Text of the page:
Cephalopoda

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(Class Cephalopoda: modifications)
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==Class Cephalopoda==  
==Class Cephalopoda==  
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===Basic Divisions===
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====Basic Divisions====
*Phyllum Mollusca
*Phyllum Mollusca
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Most classification divide the Cephalopoda in the three subclasses as shown. Nautiloids are also known as Palcephalopoda, a term which is applied to most but not all members of the subclass.  Ammonoids and Coleoids and a few nautiloides come under the term Neocephalopoda. Both terms are based on the morphology and biology of living cephalopods, Palcephalopoda for the presumed primitive ''Nautilus'' and ''Allonautilus'', representing the nautilids and Neocephalopoda for the derived and presumed advanced coleoids.                   
Most classification divide the Cephalopoda in the three subclasses as shown. Nautiloids are also known as Palcephalopoda, a term which is applied to most but not all members of the subclass.  Ammonoids and Coleoids and a few nautiloides come under the term Neocephalopoda. Both terms are based on the morphology and biology of living cephalopods, Palcephalopoda for the presumed primitive ''Nautilus'' and ''Allonautilus'', representing the nautilids and Neocephalopoda for the derived and presumed advanced coleoids.                   
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===Systematics===
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====Systematics====
The class Cephalopoda has been traditionally divided into three subclasses on the basis  of shell structure, or two subclasses on the basis of gills and other soft parts. Both shown here:
The class Cephalopoda has been traditionally divided into three subclasses on the basis  of shell structure, or two subclasses on the basis of gills and other soft parts. Both shown here:
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Shell based classification, used exclusively in paleontology, with three basic subclasses.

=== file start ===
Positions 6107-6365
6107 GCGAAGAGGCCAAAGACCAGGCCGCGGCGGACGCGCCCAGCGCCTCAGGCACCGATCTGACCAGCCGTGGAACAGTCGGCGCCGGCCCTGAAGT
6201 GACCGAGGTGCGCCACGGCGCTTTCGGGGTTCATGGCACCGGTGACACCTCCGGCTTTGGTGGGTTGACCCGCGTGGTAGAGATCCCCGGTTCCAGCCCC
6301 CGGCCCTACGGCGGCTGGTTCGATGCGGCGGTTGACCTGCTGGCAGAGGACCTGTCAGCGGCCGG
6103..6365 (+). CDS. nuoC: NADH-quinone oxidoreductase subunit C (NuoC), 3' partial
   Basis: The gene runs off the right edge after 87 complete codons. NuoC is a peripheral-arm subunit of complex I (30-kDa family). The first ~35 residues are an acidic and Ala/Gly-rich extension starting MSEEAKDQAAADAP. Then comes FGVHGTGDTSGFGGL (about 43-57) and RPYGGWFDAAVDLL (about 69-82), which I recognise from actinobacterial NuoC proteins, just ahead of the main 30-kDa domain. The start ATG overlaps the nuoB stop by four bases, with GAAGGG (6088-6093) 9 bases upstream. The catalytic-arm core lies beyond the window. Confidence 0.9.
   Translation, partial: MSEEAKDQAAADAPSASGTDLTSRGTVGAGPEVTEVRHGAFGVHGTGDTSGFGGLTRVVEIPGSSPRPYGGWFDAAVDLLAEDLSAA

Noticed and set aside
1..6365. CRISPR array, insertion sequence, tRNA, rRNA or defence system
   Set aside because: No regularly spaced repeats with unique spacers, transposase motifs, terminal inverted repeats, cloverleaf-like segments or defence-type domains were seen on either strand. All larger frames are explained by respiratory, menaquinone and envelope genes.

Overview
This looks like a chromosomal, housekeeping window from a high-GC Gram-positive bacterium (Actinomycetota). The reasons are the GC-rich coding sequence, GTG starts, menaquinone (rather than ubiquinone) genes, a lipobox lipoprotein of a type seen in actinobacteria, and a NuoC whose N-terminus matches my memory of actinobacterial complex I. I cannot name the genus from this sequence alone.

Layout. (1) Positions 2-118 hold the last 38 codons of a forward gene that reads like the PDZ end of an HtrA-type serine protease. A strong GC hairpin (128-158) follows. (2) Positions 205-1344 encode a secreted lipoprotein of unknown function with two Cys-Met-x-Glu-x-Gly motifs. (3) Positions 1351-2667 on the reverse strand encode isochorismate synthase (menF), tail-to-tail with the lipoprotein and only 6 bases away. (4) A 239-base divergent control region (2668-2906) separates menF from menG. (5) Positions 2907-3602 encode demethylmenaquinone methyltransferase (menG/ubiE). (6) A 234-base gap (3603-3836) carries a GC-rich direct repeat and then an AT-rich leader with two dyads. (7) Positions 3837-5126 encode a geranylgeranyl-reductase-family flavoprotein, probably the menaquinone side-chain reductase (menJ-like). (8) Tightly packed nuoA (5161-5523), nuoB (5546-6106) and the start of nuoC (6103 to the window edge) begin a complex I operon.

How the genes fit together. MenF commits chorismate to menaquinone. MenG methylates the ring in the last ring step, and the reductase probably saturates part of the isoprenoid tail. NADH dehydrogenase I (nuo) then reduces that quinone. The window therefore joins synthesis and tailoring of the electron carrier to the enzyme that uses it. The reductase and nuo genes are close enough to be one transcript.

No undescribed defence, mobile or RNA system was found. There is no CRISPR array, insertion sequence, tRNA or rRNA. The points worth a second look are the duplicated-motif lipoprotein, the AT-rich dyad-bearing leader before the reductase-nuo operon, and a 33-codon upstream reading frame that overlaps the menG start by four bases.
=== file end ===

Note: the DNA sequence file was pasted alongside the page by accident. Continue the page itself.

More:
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>Shell based classification, used exclusively in paleontology, with three basic subclasses.
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'''Nautiloidea''' -- includes primitive forms, all have an external shell and a retrosiphonate siphuncle. Modern representatives, ''Nautilus'' and  ''Allonautilus'' are tetrabranchiate.  
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<u>Nautiloidea</u> -- includes primitive forms, all have an external shell and a retrosiphonate siphuncle; represented by modern, tetrabranchiate ''Nautilus'' and  ''Allonautilus''.  
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'''Ammonoidea''' -- evolved forms with an external shell and typically a prosiphonate siphuncle. Derived from the Nautilioidea but closely related biologically to the dibranchiate coleoids . Became extinct at the end of the Cretaceous.
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<u>Ammonoidea</u> -- evolved forms with an external shell and typically a prosiphonate siphuncle; derived from the Nautilioidea but closely related biologically to the dibranchiate coleoids. Became extinct at the end of the Cretaceous.
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'''Coleoidea''' -- shell-less forms and those with an internal vestigial shell represented by octopods and dibranchiate squid, cuttlefish and ''Spirula'' that live today. Includes the extinct belemnites.
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<u>Coleoidea</u> -- shell-less forms and those with an internal vestigial shell represented by living octopods, cuttlefish, squid,and ''Spirula'', all dibranchite. Includes belemnites and other extinct forms.
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Older, anatomical (gill) based classification.
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>>Anatomical (gill) based classification, used in cephalopod biology.
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'''Tetrabranchiata'''-- forms with four gills (2 pairs), represented by ''Nautilus'', thought to be primitive. May be equivalent to the Nautiloidea.
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<u>Tetrabranchiata</u>-- forms with four gills (2 pairs), represented by ''Nautilus'', thought to be primitive. The Palcephalopoda.
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'''Dibranchiata'''-- forms with two gills, considered advanced. Equivalent to the Coleoidea, possibly the Ammonoidea and may be even some Nautilodea
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<u>Dibranchiata</u>-- forms with two gills, considered advanced. Equivalent to the Coleoidea, possibly the Ammonoidea and may be even some Nautilodea
The trouble with the anatomical scheme is that it is impossible to know from shell structure alone alone whether extinct forms had two or four gills, or anything really much about their soft body anatomy. From this it is apparent that the two-fold anatomical classification is inadequate except in modern forms.   
The trouble with the anatomical scheme is that it is impossible to know from shell structure alone alone whether extinct forms had two or four gills, or anything really much about their soft body anatomy. From this it is apparent that the two-fold anatomical classification is inadequate except in modern forms.   

Revision as of 13:30, 8 December 2011

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